Illustration by Đàm Minh Chí
by Khoa Thư
Pursing his lips, 3-year-old Bin holds tightly to the sides of his pram.
His face turns red and he shakes his head angrily as his mother tries to push a spoonful of food into his mouth.
The battle of minds could last forever if Bin doesn’t knock the bowl from his mother’s hands or the mother, conversely, gives him a smartphone so he will be willing to open his mouth and eat in peace.
In my neighbourhood, when the clock hits 6pm, wartime starts.
Every corner of the playground has mothers chasing children – persuading, appeasing, fighting and crying at each over dinnertime.
“To eat or not to eat,” is their motto. And there is nothing in-between.
Growing up chubby is a standard for every Vietnamese child, set by adults who were born and raised during the country’s hard times.
“You must not be good at taking care of your child,” is a common criticism for any miserable mother who has a skinny daughter or son.
And if a mother in the first decade of the 21st century has to give up on her stubborn child, letting them go with a bowl half empty, mothers of Generation Alpha have their own weapons – smartphones.
But the answer may prove to be a double-edge sword.
Việt Nam recorded the highest growth of 38 per cent in obesity in Southeast Asia between 2010 and 2014, according to a study issued in July by Fitch Solutions Macro Research.
Earlier this month, another study by the National Institute of Nutrition of over 5,000 Vietnamese children aged 7 to 17 revealed that a lack of physical activity and inappropriate diets are responsible for the high rate of obesity among primary school students.
Up to 29 per cent of surveyed primary school students are overweight or obese. The rate for secondary school students and high school students are 19 per cent and 9.5 per cent, respectively.
A habit cannot be developed overnight. By giving children a chance to avoid exercise, parents stop them from growing up healthy.
Even Vietnamese adults are making a bad example for kids to follow.
The UN Population Fund ranks Việt Nam in the top ten countries for physical inactivity.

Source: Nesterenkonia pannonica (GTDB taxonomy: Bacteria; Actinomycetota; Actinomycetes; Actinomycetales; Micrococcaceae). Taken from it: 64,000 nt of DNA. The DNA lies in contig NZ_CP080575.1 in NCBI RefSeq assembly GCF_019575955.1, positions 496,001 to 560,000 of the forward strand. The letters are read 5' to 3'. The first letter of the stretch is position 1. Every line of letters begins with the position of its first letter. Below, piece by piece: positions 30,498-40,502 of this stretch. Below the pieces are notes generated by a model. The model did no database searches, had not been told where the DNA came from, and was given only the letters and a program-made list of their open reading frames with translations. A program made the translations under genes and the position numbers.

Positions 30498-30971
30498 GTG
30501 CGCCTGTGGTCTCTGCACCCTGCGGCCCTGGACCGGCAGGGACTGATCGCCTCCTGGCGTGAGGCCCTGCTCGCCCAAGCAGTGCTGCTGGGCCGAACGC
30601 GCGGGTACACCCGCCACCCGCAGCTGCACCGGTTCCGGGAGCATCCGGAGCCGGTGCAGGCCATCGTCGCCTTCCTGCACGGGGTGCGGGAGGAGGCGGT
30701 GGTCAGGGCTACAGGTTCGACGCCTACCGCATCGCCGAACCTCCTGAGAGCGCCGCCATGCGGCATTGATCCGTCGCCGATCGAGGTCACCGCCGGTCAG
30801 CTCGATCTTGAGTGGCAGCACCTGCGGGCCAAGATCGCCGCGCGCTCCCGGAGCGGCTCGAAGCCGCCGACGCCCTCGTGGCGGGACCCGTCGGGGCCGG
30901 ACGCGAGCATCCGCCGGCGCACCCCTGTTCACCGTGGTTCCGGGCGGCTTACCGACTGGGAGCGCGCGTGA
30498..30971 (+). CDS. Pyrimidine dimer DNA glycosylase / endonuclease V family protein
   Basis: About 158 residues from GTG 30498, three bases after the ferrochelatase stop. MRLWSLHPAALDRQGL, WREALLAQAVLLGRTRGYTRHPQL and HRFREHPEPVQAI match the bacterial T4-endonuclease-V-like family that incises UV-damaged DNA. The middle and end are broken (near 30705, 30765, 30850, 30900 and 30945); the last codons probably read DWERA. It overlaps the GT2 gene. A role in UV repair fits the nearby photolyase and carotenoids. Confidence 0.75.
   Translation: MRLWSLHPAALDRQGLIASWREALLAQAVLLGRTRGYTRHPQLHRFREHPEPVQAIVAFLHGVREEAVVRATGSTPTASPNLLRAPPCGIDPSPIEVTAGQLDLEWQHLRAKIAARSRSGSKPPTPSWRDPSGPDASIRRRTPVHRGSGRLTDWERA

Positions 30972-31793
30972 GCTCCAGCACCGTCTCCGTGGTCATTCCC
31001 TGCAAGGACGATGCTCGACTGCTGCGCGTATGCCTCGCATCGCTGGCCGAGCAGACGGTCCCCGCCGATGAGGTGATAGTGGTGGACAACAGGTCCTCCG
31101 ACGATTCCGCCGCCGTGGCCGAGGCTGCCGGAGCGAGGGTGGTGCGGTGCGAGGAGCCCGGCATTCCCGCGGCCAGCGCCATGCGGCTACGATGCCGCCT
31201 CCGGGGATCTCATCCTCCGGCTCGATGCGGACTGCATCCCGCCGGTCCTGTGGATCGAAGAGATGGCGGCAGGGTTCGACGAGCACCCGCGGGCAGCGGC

Meanwhile, according to the Department of Preventative Medicine under the Ministry of Health, up to 30 per cent of Vietnamese adults lack exercise.
A Vietnamese person walks an average of 3,600 steps, far below the World Health Organisation’s recommendation of 10,000 steps.
Therefore, it is essential to reconsider the responsibility of adults, especially parents, in setting up a healthy lifestyle for children.
“Kids need to do exercises – running, swimming, hiking, for example – to boost their immune systems and grow stronger,” said Ly Nguyễn, a Montessori teacher in Hà Nội.
“The guidance of parents is essential as it encourages children to be more active and helps to create emotional bonds of a family,” she adds.
According to Ly, using smartphones as babysitters has no positive impacts as children may not recognise and enjoy good tastes of food when they are busy focusing on colourful cartoon characters.
Instead, a nice, simple workout will help to improve children’s appetites. Meanwhile, they will learn to listen to their own bodies and know the limits of food intake they need.
It is not easy for parents of Generation Alpha when they need to fight against outdated concepts, while at the same time resisting the temptation of technology.
As experts sound the alarm over childhood obesity, the true demands of children should also be heard. Give them extra minutes to move around together and they will eat with joy and gratitude. — VNS